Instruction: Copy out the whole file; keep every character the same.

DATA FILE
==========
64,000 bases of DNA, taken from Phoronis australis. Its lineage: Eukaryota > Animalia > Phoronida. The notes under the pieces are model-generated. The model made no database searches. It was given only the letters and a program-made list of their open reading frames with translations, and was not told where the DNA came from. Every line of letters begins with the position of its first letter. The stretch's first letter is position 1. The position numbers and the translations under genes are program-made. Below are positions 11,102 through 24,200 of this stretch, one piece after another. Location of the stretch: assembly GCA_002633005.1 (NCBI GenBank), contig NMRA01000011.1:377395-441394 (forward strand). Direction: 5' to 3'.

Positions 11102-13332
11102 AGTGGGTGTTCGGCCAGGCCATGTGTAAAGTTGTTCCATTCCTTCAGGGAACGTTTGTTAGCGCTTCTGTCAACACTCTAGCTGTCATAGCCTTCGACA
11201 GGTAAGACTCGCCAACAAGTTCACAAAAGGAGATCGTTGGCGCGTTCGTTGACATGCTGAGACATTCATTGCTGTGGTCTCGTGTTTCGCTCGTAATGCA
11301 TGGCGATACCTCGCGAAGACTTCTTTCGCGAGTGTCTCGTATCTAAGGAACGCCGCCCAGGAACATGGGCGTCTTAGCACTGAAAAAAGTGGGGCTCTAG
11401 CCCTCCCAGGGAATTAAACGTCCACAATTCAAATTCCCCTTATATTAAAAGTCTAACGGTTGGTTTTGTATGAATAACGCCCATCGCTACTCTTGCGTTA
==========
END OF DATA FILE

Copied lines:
64,000 bases of DNA, taken from Phoronis australis. Its lineage: Eukaryota > Animalia > Phoronida. The notes under the pieces are model-generated. The model made no database searches. It was given only the letters and a program-made list of their open reading frames with translations, and was not told where the DNA came from. Every line of letters begins with the position of its first letter. The stretch's first letter is position 1. The position numbers and the translations under genes are program-made. Below are positions 11,102 through 24,200 of this stretch, one piece after another. Location of the stretch: assembly GCA_002633005.1 (NCBI GenBank), contig NMRA01000011.1:377395-441394 (forward strand). Direction: 5' to 3'.

Positions 11102-13332
11102 AGTGGGTGTTCGGCCAGGCCATGTGTAAAGTTGTTCCATTCCTTCAGGGAACGTTTGTTAGCGCTTCTGTCAACACTCTAGCTGTCATAGCCTTCGACA
11201 GGTAAGACTCGCCAACAAGTTCACAAAAGGAGATCGTTGGCGCGTTCGTTGACATGCTGAGACATTCATTGCTGTGGTCTCGTGTTTCGCTCGTAATGCA
11301 TGGCGATACCTCGCGAAGACTTCTTTCGCGAGTGTCTCGTATCTAAGGAACGCCGCCCAGGAACATGGGCGTCTTAGCACTGAAAAAAGTGGGGCTCTAG
11401 CCCTCCCAGGGAATTAAACGTCCACAATTCAAATTCCCCTTATATTAAAAGTCTAACGGTTGGTTTTGTATGAATAACGCCCATCGCTACTCTTGCGTTA